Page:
#shhhh #no tears #just battle rifles now
This Week in War. A Friday round-up of what happened and what’s been written in the world of war and military/security affairs this week. It’s a mix of news reports, policy briefs, blog posts and longform journalism. Subscribe here to receive this round-up by email.
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- The US increases focus on training and advising African troops.
- Ethiopian and Somali forces took the town of Rabhdure, handing al-Shabab its first defeat since September.
- The state of emergency was lifted in Tunisia after three years.
- Niger extradited Muammar Gaddhafi’s son Saadi to Libya.
- Twenty journalists, mostly from Al Jazeera, continue their trial in Egypt for helping the Muslim Brotherhood and attacking Egypt’s overseas reputation.
- Spanish journalist Marc Marginedas has returned home after spending six months in captivity in Syria.
- The passage between east and west (opposition-controlled and government-controlled) Aleppo has become the Corridor of Death, an alley where government snipers target children and pregnant women for sport.
- The weirdest story in this round-up: a video has surfaced showing two Los Angeles gang members claiming to be fighting on Syria’s frontlines alongside Assad’s forces. The authenticity of the video is definitely not verified.
- Israel seized an Iranian shipment of weapons to Gaza.
- The US is restricting the movement of Syria’s UN envoy to a 25-mile radius from New York City, similar to rules applied to Iranian and North Korean envoys.
- Sergei Ponamarev, a freelance photojournalist on assignment in the Ukraine for the New York Times, talks about what he’s seeing in Crimea.
- Moldova worries that Russian intervention won’t be limited to Crimea.
- Crimea’s pro-Russian parliament has approved a referendum to vote on whether to secede from Ukraine and become part of the Russian Federation.
- Situation maps from the Washington Post on the Russian incursion into Crimea.
- How the situation in the Ukraine might complicate Afghanistan.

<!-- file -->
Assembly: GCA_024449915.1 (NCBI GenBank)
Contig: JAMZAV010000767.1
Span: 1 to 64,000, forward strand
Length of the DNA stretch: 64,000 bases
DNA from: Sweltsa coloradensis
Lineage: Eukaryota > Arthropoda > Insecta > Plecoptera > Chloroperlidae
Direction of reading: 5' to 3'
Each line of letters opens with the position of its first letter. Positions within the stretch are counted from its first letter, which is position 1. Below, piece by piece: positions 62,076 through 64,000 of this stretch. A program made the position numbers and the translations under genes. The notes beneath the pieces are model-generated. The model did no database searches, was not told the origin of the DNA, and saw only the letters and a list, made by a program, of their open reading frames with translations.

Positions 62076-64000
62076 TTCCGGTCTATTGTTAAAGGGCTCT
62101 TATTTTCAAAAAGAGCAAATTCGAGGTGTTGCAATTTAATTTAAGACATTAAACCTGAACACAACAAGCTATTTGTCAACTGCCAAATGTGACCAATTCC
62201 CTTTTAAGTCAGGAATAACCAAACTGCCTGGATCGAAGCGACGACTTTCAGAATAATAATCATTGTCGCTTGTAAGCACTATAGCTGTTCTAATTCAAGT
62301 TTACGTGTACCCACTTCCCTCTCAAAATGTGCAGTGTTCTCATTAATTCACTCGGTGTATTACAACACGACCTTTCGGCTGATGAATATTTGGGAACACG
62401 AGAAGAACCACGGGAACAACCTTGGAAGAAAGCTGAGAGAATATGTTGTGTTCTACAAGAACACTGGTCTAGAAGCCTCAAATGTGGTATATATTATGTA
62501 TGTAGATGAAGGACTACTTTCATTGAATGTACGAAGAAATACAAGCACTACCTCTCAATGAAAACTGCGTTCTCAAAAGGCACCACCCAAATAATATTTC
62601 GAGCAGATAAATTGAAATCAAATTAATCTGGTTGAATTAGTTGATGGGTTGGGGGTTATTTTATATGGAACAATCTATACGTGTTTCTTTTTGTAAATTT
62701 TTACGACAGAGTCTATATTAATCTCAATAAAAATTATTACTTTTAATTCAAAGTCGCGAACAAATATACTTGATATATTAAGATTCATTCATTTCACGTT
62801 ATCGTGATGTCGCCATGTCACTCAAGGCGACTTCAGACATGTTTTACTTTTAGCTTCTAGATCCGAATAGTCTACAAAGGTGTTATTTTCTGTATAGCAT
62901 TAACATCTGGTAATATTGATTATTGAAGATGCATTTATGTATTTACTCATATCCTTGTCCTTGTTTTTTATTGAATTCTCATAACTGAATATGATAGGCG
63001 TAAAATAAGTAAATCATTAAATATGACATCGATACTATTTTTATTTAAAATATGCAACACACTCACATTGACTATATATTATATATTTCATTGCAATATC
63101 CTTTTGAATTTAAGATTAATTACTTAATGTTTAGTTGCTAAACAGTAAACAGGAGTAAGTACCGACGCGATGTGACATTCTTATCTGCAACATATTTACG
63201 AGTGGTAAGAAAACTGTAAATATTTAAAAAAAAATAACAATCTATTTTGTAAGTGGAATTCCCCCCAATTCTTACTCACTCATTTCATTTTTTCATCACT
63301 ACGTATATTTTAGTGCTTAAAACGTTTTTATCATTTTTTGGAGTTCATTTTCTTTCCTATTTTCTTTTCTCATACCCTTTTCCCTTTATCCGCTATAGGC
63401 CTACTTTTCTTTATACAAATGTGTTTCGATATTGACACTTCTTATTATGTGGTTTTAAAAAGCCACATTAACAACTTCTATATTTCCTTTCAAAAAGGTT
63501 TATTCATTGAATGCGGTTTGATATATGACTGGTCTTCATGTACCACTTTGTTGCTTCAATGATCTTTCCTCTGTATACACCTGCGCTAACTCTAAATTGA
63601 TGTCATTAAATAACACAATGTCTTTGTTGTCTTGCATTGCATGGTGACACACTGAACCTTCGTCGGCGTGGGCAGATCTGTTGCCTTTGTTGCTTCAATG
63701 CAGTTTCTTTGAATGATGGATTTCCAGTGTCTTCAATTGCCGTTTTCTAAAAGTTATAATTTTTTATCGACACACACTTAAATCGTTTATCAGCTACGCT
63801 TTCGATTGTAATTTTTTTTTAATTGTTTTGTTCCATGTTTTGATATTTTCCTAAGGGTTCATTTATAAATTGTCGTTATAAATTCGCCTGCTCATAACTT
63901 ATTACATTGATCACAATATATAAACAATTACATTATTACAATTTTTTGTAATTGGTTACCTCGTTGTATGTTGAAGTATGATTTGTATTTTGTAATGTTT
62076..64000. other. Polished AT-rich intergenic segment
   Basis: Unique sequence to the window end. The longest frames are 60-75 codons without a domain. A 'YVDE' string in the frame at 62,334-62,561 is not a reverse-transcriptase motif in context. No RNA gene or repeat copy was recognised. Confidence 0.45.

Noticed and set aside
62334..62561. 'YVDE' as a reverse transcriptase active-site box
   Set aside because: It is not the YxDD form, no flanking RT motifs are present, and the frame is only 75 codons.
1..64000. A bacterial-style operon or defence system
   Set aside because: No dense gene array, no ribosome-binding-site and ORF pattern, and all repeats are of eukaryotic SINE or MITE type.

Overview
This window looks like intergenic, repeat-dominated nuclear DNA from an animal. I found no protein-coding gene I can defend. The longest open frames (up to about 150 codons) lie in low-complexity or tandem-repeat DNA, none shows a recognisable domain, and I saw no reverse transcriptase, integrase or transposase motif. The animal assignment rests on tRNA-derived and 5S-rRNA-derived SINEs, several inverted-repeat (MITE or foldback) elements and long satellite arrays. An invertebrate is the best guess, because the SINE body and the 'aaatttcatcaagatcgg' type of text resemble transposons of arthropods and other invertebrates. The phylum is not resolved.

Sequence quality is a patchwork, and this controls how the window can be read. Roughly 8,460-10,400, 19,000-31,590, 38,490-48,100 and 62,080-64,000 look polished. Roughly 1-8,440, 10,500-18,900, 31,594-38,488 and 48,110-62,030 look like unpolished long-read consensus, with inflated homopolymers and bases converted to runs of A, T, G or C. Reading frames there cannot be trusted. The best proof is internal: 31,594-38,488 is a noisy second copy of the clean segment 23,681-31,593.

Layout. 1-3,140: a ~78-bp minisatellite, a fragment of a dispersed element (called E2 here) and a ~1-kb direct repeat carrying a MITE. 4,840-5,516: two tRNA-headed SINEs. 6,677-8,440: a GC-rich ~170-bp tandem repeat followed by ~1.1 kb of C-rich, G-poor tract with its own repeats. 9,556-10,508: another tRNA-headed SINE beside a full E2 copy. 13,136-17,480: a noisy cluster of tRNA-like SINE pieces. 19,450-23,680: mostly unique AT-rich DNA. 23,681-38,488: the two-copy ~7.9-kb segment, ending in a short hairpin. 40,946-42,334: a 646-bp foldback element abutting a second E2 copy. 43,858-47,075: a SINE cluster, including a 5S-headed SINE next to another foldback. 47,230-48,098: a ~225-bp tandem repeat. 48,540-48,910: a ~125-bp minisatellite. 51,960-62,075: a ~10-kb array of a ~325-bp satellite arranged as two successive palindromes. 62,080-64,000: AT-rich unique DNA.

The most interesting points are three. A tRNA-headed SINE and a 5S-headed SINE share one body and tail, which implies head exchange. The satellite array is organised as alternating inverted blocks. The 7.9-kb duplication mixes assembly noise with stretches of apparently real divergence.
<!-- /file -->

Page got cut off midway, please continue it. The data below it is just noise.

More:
- Bombings in markets in central Iraq and clashes in Fallujah killed 42 on Thursday.
- Student human rights activist Maryam Shafipour has been sentenced to seven years in prison in Iran for “spreading propaganda” and “colluding” against the ruling system.
- 13,729 members of the Afghan security forces have been killed in the past 13 years, far more than previously estimated. At least 2,176 American troops have died in Afghanistan.
- The Afghan National Army and security forces face a difficult IED problem as US forces leave.
- A NATO airstrike Thursday killed five ANA soldiers.
- The New York Times hosted a Room for Debate discussion on countering terrorism after the withdrawal.
- The Taliban organized a prison break from Sarposa prison using a forged letter.
- The Washington Post interviews Karzai.
- Gunmen and suicide bombers attack in the heart of Islamabad, killing 11.
- Taliban peace talks resume.
- The Afghan Public Protection Force, which guards US convoys and international aid programs, has been disbanded.
- India is the world’s biggest arms importer, but wants to increase its own production of weapons.
- Two are dead in clashes in Venezuela after motorcyclists attempted to remove a protester barricade.
- The Senate rejected a proposal to take power away from military commanders in the handling of whether or not sexual assault cases are prosecuted.
- The Army’s top sexual assault prosecutor has been suspended after a lawyer working for him accused him of… yes, sexual assault at a sexual assault conference.
Photo: Kandahar, Afghanistan. On patrol to search caves for weapons caches. Scott Olson/Getty.